So Gervase asked me, by email, what I thought the theological implications of having a wedding list was; what message I was sending by selling out to the glitzy commercialism of big name stores and publishing a list of the material possessions that we crave, or something. I don't think he was being quite as accusatory as that, but I can't really tell.
I'm still reflecting on my experience working in a Japanese church. I've written before about the sense of expectations I've felt put on by myself, and by my church in the UK (or at least my perception of what they expect) but I didn't really think before about the expectations of my local congregation, the church I was working for. Perhaps at the time I was too close to the action.
I had a debrief with the UK Director last week where we looked back over the two years of work in Japan. We talked about a few areas of working with the Japanese church, and some areas where I consider the Christian culture in Japan to be somewhat Pharisaical. And then John said something rather like “At the end of the day, it doesn't matter whether you agree with them theologically or not, that's the situation and you have to deal with it.”
So with the news that Geert Wilders has been denied entry to the UK, and the passage of time, it's time to tell you about an email I got a month or so ago, asking me if I'd help to translate “Fitna” into Japanese.
I really don't know how people can go out to bat for the inerrancy of Scripture when there's a horkin' great big Epimenides paradox in the middle of it.
I’m looking through “Mentoring Like Barnabas”, by Mitsuo Fukuda, which I think is something that every missionary to Japan should read. Well, that’s sort of why I’m translating it. Anyway, I came up with this nugget: Read more about The temptation to show off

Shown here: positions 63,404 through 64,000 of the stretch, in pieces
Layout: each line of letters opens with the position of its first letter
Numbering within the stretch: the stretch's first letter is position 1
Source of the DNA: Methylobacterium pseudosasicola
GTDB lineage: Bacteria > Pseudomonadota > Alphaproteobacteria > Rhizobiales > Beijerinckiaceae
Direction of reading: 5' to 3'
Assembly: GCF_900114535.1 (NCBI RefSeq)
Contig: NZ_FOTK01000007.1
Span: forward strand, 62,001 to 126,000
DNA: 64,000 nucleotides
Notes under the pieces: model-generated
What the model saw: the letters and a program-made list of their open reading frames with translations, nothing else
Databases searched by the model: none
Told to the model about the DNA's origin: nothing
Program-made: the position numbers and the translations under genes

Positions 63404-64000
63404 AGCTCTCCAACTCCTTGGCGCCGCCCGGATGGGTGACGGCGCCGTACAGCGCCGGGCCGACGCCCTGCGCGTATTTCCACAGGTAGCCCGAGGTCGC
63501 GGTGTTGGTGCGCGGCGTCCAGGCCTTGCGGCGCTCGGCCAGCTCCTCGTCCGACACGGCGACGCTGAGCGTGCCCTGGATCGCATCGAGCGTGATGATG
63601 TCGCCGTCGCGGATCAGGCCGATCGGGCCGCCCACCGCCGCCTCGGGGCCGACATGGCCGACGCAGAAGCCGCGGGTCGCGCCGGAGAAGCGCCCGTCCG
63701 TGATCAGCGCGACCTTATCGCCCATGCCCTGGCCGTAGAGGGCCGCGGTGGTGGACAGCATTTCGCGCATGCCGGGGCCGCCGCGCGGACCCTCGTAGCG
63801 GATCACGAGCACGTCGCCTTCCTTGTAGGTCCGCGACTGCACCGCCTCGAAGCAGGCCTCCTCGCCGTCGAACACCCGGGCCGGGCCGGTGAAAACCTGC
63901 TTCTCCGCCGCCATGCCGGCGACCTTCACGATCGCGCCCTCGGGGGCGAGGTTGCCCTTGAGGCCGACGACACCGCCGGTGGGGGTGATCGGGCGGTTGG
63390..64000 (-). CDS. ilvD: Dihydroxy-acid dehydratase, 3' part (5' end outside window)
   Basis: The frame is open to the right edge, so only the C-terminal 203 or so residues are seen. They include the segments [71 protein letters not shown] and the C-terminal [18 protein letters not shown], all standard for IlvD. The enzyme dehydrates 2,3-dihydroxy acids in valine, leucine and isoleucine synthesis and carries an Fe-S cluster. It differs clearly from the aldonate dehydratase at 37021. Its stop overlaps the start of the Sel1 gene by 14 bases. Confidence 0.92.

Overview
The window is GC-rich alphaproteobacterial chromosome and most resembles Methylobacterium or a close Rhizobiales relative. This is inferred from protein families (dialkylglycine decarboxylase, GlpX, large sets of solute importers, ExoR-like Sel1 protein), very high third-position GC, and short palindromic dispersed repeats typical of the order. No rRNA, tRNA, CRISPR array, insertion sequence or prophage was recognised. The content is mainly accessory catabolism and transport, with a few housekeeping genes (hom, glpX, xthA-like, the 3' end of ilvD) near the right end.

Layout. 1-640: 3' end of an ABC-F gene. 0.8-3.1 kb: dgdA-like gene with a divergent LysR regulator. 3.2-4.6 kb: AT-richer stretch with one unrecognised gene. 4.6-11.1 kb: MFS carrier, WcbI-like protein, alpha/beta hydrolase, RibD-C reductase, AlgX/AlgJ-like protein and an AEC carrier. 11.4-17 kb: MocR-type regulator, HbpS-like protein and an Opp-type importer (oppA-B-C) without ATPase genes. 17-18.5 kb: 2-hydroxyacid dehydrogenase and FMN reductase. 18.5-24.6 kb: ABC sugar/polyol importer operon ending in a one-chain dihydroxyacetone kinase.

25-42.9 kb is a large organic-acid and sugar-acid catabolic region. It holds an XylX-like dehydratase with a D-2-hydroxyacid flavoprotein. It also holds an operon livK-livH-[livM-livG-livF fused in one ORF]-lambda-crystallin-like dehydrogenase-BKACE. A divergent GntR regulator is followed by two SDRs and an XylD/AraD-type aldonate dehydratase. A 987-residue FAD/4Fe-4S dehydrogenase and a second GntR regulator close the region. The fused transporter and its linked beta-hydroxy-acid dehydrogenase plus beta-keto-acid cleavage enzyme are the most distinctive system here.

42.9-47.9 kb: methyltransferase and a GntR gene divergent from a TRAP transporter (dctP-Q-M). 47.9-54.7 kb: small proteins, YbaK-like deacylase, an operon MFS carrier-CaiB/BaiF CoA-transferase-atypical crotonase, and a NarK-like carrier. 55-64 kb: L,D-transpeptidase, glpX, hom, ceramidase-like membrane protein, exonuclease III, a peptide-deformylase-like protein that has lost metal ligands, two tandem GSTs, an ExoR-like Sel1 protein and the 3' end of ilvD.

I’ve now been back in the UK almost three weeks, and as my last post implied, have been struggling a bit to define myself. Now things are starting to become a bit clearer. I’m as busy as I was in Japan, but I’m far, far less stressed out: Read more about All the work, none of the responsibility
OK, I've just finished one of my three sermons for this Christmas - it's called, and I kid you not, “It's A Very Liberationist Christmas, Charlie Brown” - and so I'm settling in for a good rant. This one's for all of you, evangelicals and liberals alike.
I'm trying to prepare a bunch of Christmas messages at the moment, and have spent a long time working through Luke 2. The more I dig into it, the more I realise how political it all is. Not just Luke 2 but Matthew 2 as well.
I spent most of today helping to destroy a church. One of our church plants had run out of money, manpower and members, and so we made the obvious decision to close it down, end the contract on the building, revert all the alterations that had been made to it and to return it to the landlord. For some involved, I'm sure it was a sad day, but I have to admit that I took a perverse pleasure in it, laying into bookshelves and partitions with a ball-peen hammer. It's a great way to take out your frustrations. I wish I could call it creative destruction, but it wasn't, it was just destruction, pure and simple. I wish I could say that symbolically I was breaking down the building to set free the church, but no, really, I wasn't. I was just merrily swinging away, laying into pieces of wood that didn't really deserve it. And I loved it.